This IMO was very different to the previous ones that I’ve been to. One big factor that has changed has been the social factor of the event. Previously, contestants could congregate together in one big hall full of board games, or they could compete in football matches with teams from all over the world and get to meet everyone else in person. This year, the atmosphere was very different, with most contestant communication happening through online messaging services such as discord and telegram. Even though I got to communicate with overseas members through online games, the different time zones and online factors meant that the contestant interaction this year was toned down compared to previous years. I do have to commend the organisers, however, who tried to keep the IMO spirit alive with their guest lectures, which were of great quality this year since great mathematicians and presenters from around the world could interact with the participants, without being hindered by the location of the contest. They also organised chess matches, which unfortunately team New Zealand could not participate in since I misread the time of the match and thus everyone woke up too late :(. I am grateful that I was able to have an IMO experience though, and had a week with two of the team members, Ross and Josie in Christchurch, considering other countries couldn’t even participate. Even if it wasn’t the ordinary IMO experience you would expect, spending a week with other great mathematicians and talented minds was more than enough, and I would highly recommend attending the IMO, no matter the circumstances.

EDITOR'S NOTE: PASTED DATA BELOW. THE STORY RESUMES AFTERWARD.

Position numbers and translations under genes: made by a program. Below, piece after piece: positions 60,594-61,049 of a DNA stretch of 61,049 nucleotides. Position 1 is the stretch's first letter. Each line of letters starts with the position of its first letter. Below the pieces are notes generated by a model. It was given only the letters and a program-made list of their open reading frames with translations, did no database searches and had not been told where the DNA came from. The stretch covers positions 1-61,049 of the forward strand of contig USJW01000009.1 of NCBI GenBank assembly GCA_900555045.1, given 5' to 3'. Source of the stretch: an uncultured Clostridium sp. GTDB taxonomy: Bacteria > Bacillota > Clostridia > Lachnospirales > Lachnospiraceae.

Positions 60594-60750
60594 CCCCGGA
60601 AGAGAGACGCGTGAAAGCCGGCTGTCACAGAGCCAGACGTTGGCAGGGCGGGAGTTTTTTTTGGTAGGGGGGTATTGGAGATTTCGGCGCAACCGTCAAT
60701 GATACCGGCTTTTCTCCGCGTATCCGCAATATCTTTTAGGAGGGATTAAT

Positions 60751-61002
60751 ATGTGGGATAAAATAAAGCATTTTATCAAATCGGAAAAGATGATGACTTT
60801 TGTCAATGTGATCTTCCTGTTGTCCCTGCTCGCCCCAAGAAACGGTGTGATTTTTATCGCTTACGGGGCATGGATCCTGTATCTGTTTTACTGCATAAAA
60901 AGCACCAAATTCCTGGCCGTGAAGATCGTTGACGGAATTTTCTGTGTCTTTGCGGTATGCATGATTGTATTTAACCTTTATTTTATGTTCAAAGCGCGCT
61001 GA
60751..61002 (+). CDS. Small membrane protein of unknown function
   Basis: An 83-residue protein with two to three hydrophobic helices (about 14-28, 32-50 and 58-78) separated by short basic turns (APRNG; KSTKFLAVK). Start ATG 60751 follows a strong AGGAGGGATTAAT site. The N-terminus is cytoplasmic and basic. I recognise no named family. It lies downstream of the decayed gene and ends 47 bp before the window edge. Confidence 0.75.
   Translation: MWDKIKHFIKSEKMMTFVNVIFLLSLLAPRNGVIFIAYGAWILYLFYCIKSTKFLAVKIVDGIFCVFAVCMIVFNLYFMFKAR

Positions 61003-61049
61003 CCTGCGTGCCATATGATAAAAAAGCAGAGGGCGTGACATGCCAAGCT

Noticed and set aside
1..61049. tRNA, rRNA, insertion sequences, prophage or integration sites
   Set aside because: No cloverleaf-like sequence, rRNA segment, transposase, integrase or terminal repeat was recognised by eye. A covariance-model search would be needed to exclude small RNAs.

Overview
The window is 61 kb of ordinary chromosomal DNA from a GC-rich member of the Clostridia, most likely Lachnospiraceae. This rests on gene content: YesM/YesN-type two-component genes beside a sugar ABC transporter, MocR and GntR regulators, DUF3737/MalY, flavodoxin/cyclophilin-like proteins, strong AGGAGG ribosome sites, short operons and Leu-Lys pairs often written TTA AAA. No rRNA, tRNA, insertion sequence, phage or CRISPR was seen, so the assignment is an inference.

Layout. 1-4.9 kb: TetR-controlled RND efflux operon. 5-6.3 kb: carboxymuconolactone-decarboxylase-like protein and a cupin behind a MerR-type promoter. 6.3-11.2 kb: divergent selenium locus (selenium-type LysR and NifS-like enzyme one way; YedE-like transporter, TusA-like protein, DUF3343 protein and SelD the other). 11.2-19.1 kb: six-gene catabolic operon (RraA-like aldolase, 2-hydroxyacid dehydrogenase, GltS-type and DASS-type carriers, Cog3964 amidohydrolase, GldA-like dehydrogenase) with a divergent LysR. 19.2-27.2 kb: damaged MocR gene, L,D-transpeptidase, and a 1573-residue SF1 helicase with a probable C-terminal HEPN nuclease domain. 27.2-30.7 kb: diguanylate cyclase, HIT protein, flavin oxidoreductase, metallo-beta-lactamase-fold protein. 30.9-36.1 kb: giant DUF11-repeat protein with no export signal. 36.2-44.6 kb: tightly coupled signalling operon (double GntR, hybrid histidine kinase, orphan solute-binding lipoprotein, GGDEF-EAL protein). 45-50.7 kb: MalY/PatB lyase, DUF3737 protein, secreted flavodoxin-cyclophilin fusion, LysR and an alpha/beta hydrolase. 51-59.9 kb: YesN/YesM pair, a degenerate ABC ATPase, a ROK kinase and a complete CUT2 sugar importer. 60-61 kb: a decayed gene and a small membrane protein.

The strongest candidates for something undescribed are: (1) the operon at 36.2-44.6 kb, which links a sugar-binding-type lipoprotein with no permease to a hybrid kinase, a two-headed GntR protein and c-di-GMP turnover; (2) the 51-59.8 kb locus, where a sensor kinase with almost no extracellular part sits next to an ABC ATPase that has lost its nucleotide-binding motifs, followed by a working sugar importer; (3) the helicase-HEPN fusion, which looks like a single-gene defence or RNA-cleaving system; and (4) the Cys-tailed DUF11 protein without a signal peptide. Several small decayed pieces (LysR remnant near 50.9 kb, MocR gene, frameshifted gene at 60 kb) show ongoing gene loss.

Now it’s time to thank everyone. First, I’d like to thank Ross, Josie, May, Phil, our guide Lidiya, the NZMOC, and everyone who has supported me in my 4-year journey towards attending this IMO. I’d like to thank the organisers of IMO 2020 for pulling through in these hard times and ensuring an IMO could still happen. Finally, I would like to especially thank the Royal Society of New Zealand for giving me the opportunity to participate in this event.

Finally, one last problem for the extra-curious.

“Let ℤ2 denote the set of points in the Euclidean plane with integer coordinates. Find all functions f : ℤ2 → [0,1] such that for any point P, the value assigned to P is the average of all the values assigned to points in ℤ2 whose Euclidean distance from P is exactly 2020.”

The team